External RAM and lost MCUCSR

Atmega’s MCUCSR status register gives info about restart reason like regular reset-pin shorted, watchdog initiated reset, or brown-out on low voltage from power supply. Pieces of valuable information for device defect tracking. Reading MCUCSR early in test program was fine, while in real system with bootloader and external RAM memory I always got incorrect value. It took me couple hours to pin down the problem of single incorrect byte of information.

At first I checked that bootloader does not mess up with MCUCSR; my simple test application was running fine. For some reason I wanted to make a copy of MCUCSR very early in start sequence before reaching main() function, so I have added lastMCUCSR variable to my application code:

uint8_t lastMCUCSR __attribute__ ((section (".noinit")));
 
__attribute__ ((section (".init3"), naked, used))
void reboot_init() {
	lastMCUCSR = MCUCSR;
	...
}

Since CRT clears globals on later stages (after .init3) lastMCUCSR was declared not to be cleared. At the same time I had external memory initialization routine also on .init3 stage. Both were working fine.

__attribute__ ((section (".init3"), naked, used));
void xmem_init(void) {
	// External memory interface enable
	MCUCR |= (1 << SRE);
	XMCRA = 0;
	// PC7 released, 32kB SRAM addressing
	XMCRB |= (1 << XMM0);
}

Test application using both routines on .init3 started by my bootloader worked fine while my full blown application was reading 0xF0 again and again from status register. Lower nibble was cleared even after forcing watchdog to reset MCU or after grounding reset pin. At the same time 4 upper bits were set as if JTAG is engaged. But JTAG was disabled in fuses.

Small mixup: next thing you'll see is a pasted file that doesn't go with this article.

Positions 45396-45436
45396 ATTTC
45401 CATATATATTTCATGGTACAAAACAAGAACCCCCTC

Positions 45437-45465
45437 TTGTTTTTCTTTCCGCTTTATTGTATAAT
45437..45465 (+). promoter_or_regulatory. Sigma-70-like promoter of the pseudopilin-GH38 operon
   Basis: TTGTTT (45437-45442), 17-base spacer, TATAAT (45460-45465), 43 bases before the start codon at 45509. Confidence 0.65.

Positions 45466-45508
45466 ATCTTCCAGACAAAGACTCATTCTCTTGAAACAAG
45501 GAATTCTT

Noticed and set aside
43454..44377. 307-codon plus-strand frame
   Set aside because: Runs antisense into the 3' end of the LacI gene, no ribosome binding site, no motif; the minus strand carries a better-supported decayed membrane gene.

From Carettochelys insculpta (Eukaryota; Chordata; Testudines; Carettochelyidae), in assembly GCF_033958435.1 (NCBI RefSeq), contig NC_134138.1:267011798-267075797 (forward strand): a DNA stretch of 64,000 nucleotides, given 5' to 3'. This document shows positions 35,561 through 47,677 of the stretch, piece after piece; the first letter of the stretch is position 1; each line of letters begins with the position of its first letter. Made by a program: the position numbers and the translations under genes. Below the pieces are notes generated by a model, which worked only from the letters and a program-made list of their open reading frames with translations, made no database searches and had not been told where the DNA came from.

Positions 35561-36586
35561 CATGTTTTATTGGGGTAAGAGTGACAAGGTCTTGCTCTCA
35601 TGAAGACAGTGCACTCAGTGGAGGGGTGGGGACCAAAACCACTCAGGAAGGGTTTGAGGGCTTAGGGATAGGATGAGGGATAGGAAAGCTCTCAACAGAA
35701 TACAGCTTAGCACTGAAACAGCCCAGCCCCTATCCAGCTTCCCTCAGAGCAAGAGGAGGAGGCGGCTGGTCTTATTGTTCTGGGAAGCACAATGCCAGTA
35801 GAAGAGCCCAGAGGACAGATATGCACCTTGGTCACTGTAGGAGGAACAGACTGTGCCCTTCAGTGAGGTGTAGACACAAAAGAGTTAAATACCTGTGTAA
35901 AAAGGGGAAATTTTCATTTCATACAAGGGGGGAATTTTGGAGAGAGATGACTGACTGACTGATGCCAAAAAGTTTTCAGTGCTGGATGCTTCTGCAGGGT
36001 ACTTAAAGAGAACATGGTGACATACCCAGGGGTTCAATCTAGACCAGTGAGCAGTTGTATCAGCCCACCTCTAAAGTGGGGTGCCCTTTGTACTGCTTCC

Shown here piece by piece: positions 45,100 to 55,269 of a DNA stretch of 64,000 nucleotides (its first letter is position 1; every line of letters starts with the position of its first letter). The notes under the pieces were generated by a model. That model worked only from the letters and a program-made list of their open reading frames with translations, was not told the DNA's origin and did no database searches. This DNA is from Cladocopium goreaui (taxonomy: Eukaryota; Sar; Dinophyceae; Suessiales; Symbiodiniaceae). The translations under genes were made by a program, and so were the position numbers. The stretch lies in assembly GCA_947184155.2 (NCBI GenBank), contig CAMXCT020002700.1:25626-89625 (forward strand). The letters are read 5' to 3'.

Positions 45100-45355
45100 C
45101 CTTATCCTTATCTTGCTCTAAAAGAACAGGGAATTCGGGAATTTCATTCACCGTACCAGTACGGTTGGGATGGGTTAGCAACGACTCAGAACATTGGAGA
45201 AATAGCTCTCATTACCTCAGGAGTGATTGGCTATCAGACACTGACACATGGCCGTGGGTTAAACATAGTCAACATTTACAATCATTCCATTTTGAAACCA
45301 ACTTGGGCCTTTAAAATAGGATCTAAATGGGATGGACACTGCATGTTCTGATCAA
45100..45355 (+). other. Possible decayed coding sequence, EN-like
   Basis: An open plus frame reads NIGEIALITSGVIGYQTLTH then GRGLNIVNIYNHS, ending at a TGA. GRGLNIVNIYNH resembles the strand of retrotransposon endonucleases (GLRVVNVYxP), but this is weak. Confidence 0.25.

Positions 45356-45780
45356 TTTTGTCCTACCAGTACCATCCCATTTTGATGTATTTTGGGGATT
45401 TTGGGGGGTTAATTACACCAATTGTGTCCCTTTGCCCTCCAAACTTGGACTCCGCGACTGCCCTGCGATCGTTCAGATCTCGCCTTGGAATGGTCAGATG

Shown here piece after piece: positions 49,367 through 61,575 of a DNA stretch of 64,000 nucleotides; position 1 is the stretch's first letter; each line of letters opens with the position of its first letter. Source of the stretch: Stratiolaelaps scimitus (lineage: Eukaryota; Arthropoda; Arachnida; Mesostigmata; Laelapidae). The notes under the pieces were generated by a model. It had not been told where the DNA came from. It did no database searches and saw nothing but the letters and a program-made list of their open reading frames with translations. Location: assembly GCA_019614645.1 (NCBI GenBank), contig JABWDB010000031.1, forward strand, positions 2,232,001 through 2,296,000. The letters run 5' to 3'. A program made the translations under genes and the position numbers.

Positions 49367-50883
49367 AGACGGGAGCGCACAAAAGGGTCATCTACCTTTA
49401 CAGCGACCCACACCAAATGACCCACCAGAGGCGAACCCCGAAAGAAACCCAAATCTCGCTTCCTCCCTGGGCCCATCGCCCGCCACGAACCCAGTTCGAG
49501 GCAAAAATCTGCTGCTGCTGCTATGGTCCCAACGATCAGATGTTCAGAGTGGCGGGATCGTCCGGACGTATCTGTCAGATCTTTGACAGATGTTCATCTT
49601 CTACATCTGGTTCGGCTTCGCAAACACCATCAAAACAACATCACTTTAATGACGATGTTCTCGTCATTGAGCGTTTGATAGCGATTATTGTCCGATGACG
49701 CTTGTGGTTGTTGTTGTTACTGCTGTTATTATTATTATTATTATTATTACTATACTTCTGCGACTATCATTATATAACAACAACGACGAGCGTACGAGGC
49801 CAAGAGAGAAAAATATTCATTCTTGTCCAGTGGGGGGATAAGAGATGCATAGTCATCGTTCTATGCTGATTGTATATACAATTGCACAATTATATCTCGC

mcucsr

I was sniffing around investigating LSS and MAP files to make sure initialization goes right and after a while I still had no clue. Unless one more restart got me 0xB0 instead of 0xF0. It clicked in my head that my variable is surely a garbage. I have instanly recalled my exercise with external RAM initialization and relocation of memory segments. I realized that my test application was working nicely with and without external RAM simply because lastMCUCSR variable was allocated in internal MCU memory. In my real application I have huge number of static/global buffers brought by different libraries, the lastMCUCSR was placed with higher address effectively landing in external RAM address space. Looking again at the MAP file I understood the problem:

 *(.init3)
 .init3         0x00002d96       0x14 ./utils/reboot.o
                0x00002d96                reboot_init
 .init3         0x00002daa       0x14 ./xmem.o
                0x00002daa                xmem_init
 *(.init3)
 *(.init4)
 .init4         0x00002dbe       0x1a c:/developer/winavr-20100110/bin/...
                0x00002dbe                __do_copy_data
 .init4         0x00002dd8       0x10 c:/developer/winavr-20100110/bin/...
                0x00002dd8                __do_clear_bss

Order of functions in the same init section is linker specific and cannot be orchestrated (and looking at .init4 section it is not alphabetic either). In my case I was attempting to write to lastMCUCSR (reboot_init) before its address become valid (xmem_init). Reading variable back was actually getting non-initialized byte of external RAM cell, randomly but mostly set to 0xF0. Placing xmem_init to .init2 section got me correct program behavior.

This way I have earned double face-palm :)

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